Jeff Atwood has been talking about code review lately

  May 28, 2009

It's always fun when someone else makes my arguments for me, especially when that someone is Jeff Atwood, writer of the super-popular-and-deservedly-so Coding Horror blog and principal of Stackoverflow.  (Yes, I'm an off-and-on "Crackoverflow" addict, as you can see).

Jeff has praised code review in the past... and I quote (from here), "I believe that peer code reviews are the single biggest thing you can do to improve your code."

Yeah, well, that about sums it up!

Lately he's been talking about code review in the context of Stackoverflow, like how there was an encryption problem that would have been caught by another pair of eyes.

But my favorite is from four days ago where he repeats one of my favorite aspects of code review, and which I talk about in my book (page 102) -- what I called the "Ego Effect."

Every software developer has the desire to look smart and competent in the eyes of her peers.  Well, OK, perhaps not every developer, but every one who cares at all about her work.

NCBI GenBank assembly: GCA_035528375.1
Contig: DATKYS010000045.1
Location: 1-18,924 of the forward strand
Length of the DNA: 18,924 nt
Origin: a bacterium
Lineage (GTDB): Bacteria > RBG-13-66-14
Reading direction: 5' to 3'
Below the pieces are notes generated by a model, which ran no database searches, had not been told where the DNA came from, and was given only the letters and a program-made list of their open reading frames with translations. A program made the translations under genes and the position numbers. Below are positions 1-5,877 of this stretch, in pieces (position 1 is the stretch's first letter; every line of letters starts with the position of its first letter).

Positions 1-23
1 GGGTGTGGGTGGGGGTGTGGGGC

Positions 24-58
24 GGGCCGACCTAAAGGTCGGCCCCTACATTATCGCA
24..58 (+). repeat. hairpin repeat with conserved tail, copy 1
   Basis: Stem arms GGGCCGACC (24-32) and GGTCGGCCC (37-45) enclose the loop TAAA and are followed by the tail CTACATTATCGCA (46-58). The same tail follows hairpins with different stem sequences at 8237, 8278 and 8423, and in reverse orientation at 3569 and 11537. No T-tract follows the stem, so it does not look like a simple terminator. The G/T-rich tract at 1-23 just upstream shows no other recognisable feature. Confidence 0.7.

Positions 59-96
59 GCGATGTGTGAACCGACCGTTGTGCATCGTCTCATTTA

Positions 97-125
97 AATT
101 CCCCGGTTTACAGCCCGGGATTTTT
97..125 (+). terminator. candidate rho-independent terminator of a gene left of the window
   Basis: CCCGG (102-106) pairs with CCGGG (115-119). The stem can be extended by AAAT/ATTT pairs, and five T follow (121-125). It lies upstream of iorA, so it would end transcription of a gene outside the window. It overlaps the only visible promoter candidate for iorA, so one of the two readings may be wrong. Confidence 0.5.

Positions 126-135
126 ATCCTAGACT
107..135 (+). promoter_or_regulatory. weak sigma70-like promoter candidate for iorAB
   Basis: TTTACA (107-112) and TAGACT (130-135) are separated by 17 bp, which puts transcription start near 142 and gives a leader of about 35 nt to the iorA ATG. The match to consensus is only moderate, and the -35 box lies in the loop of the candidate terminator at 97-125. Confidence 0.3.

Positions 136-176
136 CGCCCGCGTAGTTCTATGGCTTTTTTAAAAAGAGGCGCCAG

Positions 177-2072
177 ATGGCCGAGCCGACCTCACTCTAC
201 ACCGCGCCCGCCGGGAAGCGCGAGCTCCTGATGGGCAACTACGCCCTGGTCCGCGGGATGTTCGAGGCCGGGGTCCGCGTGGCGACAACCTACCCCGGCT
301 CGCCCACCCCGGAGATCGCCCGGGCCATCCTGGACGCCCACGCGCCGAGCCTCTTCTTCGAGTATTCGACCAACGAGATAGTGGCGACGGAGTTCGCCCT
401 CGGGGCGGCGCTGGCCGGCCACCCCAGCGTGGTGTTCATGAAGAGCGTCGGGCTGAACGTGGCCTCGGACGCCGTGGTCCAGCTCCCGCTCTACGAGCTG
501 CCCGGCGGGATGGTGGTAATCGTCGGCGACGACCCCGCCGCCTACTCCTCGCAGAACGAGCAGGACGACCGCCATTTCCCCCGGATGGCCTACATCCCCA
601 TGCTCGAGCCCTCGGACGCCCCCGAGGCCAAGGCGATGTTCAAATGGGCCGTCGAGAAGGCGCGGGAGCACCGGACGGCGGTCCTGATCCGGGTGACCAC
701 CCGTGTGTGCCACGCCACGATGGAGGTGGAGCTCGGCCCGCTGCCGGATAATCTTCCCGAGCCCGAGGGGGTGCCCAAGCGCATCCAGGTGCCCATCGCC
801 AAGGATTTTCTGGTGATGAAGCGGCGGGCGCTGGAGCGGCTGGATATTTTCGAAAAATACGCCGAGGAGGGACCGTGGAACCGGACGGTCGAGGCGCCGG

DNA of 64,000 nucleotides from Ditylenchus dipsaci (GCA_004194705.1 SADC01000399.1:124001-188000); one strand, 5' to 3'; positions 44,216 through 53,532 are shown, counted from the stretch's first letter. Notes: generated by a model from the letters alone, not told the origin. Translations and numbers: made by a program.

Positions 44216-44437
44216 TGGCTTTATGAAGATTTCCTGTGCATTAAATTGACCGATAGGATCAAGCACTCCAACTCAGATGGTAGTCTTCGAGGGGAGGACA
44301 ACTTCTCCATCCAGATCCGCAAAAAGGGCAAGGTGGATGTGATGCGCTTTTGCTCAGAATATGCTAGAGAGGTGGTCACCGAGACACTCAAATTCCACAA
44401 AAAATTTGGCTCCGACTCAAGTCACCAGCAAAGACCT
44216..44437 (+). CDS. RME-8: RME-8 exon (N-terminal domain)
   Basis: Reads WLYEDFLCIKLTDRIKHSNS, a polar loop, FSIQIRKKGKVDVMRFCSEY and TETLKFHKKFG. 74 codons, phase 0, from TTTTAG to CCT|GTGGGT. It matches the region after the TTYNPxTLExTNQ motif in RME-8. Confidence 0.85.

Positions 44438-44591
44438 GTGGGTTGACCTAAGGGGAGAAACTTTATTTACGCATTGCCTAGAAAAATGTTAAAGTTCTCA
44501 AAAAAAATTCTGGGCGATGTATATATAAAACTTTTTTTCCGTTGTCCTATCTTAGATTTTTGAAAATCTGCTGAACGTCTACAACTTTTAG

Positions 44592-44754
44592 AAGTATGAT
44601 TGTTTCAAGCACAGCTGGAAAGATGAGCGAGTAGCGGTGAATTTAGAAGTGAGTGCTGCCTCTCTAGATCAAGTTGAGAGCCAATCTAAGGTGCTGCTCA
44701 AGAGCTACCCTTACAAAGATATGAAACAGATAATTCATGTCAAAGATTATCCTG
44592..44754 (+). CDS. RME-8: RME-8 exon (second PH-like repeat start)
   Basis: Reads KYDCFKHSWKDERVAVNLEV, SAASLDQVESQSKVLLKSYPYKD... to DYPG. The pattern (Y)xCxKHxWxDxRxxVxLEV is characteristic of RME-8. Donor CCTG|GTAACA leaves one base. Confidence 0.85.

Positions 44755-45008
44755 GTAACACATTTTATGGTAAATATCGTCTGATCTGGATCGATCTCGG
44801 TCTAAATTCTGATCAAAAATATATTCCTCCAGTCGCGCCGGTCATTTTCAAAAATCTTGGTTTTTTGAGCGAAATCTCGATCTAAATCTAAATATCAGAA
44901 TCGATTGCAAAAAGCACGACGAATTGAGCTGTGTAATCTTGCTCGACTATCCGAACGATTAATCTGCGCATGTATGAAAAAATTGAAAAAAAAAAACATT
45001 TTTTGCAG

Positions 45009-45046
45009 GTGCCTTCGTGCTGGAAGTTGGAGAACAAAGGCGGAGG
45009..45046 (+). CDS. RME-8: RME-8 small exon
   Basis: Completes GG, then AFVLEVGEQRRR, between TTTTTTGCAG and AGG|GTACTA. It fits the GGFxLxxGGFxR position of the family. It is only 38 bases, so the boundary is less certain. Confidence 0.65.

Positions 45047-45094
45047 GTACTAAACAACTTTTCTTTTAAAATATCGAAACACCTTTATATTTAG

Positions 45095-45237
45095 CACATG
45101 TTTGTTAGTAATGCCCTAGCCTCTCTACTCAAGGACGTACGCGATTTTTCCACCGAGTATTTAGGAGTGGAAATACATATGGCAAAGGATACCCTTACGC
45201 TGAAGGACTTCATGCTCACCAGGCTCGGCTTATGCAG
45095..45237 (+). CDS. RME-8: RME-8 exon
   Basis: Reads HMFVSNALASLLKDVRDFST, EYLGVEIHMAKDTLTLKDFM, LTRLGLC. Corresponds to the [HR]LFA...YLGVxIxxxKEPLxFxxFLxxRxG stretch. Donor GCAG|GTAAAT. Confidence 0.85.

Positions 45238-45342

When you know you're going to get a code review, the way you write code changes instantly.  You're going to be extra careful to document properly, do input validation, handle corner cases, write good tests, and think about scalability and error-handling.

Why?  Because the last thing anyone wants is to be torn down during a code review!  You want an airtight review -- no possible way to improve.  See how awesome you are?

Say "code review" and instantly everyone in the group writes better code.  Is there anything else with so strong and immediate an effect?

This works no matter what kind of code review you do!  It's not about tools or process or meetings or metrics or anything -- just peer pressure.

Jeff calls the Ego Effect a "paradox in motivating developers" -- that to motivate them you have to tell them they "suck."

But that's not it.  It's not telling someone "you suck" that's motivational.  The motivation is that someone else might think you suck.  And there's nothing paradoxical or unhealthy about wanting to look awesome.